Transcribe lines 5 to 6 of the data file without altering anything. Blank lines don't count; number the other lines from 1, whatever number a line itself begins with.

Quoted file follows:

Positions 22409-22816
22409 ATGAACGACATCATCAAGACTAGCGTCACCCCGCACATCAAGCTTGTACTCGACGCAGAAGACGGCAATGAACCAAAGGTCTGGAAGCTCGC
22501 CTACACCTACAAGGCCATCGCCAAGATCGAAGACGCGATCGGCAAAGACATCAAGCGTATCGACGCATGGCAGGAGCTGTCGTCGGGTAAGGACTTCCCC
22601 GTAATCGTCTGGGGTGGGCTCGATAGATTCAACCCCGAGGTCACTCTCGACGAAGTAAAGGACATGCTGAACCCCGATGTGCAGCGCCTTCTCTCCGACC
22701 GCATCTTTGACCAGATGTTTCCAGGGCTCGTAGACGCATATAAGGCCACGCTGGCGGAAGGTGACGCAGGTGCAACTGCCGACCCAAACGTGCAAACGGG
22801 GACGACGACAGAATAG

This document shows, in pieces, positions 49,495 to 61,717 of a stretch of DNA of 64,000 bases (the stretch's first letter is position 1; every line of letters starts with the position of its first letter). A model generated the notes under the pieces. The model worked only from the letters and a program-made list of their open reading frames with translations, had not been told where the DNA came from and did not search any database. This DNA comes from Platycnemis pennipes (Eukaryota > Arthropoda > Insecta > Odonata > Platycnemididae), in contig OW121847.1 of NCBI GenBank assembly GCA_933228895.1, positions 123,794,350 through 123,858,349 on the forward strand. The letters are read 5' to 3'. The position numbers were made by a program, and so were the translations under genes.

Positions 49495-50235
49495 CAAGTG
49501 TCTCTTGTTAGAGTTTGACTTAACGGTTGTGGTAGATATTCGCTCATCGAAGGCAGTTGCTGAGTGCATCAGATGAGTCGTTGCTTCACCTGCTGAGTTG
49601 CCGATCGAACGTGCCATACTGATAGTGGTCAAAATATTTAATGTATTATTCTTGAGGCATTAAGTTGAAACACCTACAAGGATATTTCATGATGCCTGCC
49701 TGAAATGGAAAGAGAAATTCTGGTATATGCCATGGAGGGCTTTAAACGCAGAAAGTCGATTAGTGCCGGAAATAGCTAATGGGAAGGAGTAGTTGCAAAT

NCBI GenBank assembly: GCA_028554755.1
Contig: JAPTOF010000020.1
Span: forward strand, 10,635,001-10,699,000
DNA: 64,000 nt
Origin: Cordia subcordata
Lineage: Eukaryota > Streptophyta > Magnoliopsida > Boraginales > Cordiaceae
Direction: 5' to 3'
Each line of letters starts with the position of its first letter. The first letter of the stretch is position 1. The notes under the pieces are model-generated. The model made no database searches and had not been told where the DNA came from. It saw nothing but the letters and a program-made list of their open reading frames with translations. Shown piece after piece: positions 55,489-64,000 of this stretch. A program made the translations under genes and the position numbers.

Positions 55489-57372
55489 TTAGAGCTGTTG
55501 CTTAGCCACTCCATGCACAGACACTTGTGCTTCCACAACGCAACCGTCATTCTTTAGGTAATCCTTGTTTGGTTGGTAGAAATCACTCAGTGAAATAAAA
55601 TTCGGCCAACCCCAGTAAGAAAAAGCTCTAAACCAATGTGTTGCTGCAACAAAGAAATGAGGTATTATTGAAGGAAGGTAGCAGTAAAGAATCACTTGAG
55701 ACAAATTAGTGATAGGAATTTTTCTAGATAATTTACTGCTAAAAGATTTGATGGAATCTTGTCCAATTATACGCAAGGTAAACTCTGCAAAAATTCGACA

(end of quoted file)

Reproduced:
22701 GCATCTTTGACCAGATGTTTCCAGGGCTCGTAGACGCATATAAGGCCACGCTGGCGGAAGGTGACGCAGGTGCAACTGCCGACCCAAACGTGCAAACGGG
22801 GACGACGACAGAATAG